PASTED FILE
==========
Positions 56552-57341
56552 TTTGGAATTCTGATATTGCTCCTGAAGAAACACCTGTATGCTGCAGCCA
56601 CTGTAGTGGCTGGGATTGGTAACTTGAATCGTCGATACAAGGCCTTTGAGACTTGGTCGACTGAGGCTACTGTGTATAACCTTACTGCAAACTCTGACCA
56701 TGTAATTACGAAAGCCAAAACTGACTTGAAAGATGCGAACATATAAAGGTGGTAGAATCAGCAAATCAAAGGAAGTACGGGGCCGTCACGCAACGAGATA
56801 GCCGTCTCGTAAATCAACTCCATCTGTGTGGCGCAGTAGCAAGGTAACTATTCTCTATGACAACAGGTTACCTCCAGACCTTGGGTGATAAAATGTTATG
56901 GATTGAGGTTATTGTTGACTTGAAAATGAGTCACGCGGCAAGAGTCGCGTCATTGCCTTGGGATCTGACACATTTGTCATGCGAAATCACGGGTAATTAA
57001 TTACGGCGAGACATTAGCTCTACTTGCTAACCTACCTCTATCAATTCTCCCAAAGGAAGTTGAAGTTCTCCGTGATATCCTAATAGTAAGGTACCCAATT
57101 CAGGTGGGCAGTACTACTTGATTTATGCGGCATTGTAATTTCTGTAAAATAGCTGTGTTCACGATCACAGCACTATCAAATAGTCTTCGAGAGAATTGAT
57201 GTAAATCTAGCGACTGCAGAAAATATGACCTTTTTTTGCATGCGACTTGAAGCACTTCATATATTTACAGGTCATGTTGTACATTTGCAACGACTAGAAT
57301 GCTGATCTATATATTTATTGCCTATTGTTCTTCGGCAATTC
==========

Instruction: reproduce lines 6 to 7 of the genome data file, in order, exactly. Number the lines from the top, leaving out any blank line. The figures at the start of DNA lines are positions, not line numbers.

56901 GATTGAGGTTATTGTTGACTTGAAAATGAGTCACGCGGCAAGAGTCGCGTCATTGCCTTGGGATCTGACACATTTGTCATGCGAAATCACGGGTAATTAA
57001 TTACGGCGAGACATTAGCTCTACTTGCTAACCTACCTCTATCAATTCTCCCAAAGGAAGTTGAAGTTCTCCGTGATATCCTAATAGTAAGGTACCCAATT